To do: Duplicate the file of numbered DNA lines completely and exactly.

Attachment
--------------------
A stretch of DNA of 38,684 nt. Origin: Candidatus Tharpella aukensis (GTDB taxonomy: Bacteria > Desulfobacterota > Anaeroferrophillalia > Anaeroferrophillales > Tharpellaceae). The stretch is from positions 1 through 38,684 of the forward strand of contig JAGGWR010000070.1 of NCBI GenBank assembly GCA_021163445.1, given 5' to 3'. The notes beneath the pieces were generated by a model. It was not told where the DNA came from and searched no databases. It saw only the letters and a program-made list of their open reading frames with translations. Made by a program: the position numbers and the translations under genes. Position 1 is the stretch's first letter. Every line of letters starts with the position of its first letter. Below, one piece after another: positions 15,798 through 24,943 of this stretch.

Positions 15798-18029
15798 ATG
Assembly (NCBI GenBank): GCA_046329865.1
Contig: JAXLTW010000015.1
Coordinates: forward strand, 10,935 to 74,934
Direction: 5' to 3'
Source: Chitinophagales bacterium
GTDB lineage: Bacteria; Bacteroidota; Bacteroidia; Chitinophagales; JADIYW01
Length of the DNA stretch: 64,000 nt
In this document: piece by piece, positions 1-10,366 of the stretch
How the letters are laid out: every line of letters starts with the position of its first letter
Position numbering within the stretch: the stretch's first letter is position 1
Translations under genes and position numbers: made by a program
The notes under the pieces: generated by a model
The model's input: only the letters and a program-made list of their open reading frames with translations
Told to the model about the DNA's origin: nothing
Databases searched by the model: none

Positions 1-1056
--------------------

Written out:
A stretch of DNA of 38,684 nt. Origin: Candidatus Tharpella aukensis (GTDB taxonomy: Bacteria > Desulfobacterota > Anaeroferrophillalia > Anaeroferrophillales > Tharpellaceae). The stretch is from positions 1 through 38,684 of the forward strand of contig JAGGWR010000070.1 of NCBI GenBank assembly GCA_021163445.1, given 5' to 3'. The notes beneath the pieces were generated by a model. It was not told where the DNA came from and searched no databases. It saw only the letters and a program-made list of their open reading frames with translations. Made by a program: the position numbers and the translations under genes. Position 1 is the stretch's first letter. Every line of letters starts with the position of its first letter. Below, one piece after another: positions 15,798 through 24,943 of this stretch.

Positions 15798-18029
15798 ATG
Assembly (NCBI GenBank): GCA_046329865.1
Contig: JAXLTW010000015.1
Coordinates: forward strand, 10,935 to 74,934
Direction: 5' to 3'
Source: Chitinophagales bacterium
GTDB lineage: Bacteria; Bacteroidota; Bacteroidia; Chitinophagales; JADIYW01
Length of the DNA stretch: 64,000 nt
In this document: piece by piece, positions 1-10,366 of the stretch
How the letters are laid out: every line of letters starts with the position of its first letter
Position numbering within the stretch: the stretch's first letter is position 1
Translations under genes and position numbers: made by a program
The notes under the pieces: generated by a model
The model's input: only the letters and a program-made list of their open reading frames with translations
Told to the model about the DNA's origin: nothing
Databases searched by the model: none

Positions 1-1056